Cricket: Vaughan grinds out path to safety for Yorkshire

Kent 302 Yorkshire 290-7
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The Independent Online
MICHAEL VAUGHAN yesterday played the kind of innings England will be seeking from him in South Africa: applied, industrious, workmanlike, slow, grinding and boring. He entered this match with a seasonal average of 27, poor credentials for a tourist, saw his role as the buttress of a shaky Yorkshire order and batted through a wearying day, hardly unleashing a minted drive until after tea.

Kent had taken their turn in losing a bowler, a heavier blow than Yorkshire's late withdrawals on Wednesday, as Julian Thompson went home yesterday morning to be with his wife at childbirth. This left Mark Ealham with only four regulars, including himself, on a near-perfect pitch, and it says much for his judicious handling of limited resources that Kent had the edge for much of what may be recorded as the hottest September day in Scarborough's history.

This heat, and the accompanying humidity, has been a powerful factor, contributing to Kent's meagre beginnings and Yorkshire's mid-innings collapse. Dean Headley, especially, has managed to make the ball wobble late to leave batsmen groping.

Not that he was successful when Yorkshire resumed needing 293 for the lead having lost Matthew Wood overnight. Ian Fisher proved to be a night- watchman of some lineage, a gritty little left-hander accustomed to desperate rearguarding for East Bierley on dark, dank weekends in the Bradford League. He and a circumspect Vaughan added 87 in 31 overs as Ealham sought a winning combination.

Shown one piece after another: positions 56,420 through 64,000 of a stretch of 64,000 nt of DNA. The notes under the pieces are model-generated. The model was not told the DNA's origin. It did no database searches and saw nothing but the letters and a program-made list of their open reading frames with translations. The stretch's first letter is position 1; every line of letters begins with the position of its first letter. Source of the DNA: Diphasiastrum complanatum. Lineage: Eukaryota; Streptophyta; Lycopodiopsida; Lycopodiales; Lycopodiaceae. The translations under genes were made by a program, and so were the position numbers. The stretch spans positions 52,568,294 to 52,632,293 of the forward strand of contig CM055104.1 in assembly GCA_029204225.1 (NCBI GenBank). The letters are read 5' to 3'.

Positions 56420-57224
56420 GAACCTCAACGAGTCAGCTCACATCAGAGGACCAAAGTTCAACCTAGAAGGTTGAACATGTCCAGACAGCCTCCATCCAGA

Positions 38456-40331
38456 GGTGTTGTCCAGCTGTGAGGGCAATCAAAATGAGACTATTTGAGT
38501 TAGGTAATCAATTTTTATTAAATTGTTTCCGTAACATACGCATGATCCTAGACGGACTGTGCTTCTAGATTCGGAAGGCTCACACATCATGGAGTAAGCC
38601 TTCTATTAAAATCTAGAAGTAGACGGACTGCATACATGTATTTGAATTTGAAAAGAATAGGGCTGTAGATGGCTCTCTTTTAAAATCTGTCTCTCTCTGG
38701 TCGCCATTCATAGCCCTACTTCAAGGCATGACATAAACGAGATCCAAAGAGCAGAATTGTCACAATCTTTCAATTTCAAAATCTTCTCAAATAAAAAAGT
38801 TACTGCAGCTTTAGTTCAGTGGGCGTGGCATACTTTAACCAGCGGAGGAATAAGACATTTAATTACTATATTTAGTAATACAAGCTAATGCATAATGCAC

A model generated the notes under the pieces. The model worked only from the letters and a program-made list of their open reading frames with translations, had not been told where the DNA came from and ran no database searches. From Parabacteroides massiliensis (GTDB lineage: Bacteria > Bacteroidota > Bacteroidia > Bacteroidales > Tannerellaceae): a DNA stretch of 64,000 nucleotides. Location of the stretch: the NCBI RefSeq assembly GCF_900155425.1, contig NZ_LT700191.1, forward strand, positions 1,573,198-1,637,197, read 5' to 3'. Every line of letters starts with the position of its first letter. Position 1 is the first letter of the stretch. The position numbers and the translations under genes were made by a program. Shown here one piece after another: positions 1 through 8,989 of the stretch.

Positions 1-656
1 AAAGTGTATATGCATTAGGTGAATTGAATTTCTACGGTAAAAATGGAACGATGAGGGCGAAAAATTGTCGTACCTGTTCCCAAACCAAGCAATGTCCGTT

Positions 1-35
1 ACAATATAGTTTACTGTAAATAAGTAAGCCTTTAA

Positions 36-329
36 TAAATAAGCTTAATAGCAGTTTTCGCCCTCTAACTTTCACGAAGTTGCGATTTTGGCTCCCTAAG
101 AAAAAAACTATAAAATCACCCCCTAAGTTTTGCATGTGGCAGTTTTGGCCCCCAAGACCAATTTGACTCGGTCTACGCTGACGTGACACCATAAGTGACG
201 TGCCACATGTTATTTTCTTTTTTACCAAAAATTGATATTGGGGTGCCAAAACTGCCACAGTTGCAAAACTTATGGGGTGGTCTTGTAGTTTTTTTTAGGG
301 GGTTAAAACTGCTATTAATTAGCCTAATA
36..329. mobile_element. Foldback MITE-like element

Ealham and Min Patel eventually turned the screw so successfully that at one point Yorkshire managed only 14 in 14 overs, Patel eventually tempting Fisher into a grandiose sweep. The drama came immediately after lunch when Headley, in his second spell, swept away David Byas, at backward point, trapped Richard Blakey leg before and had Anthony McGrath caught behind, 3 for 13 in 17 balls.

Vaughan stood alone amid smoking debris until joined by Richard Harden, another batsman in need of a score, and the pair dutifully and carefully steered Yorkshire past a possible follow-on, Vaughan reaching his 16th century soon after tea (263 balls, 13 fours).

The game had all but fallen asleep when Harden, 64 off 147 balls, suddenly went to pull and top-edged to short mid-on, ending a stand of 147 in 47 overs, a change in the order bringing in Craig White to see Vaughan, 104 overs without a chance, 133, through to today.

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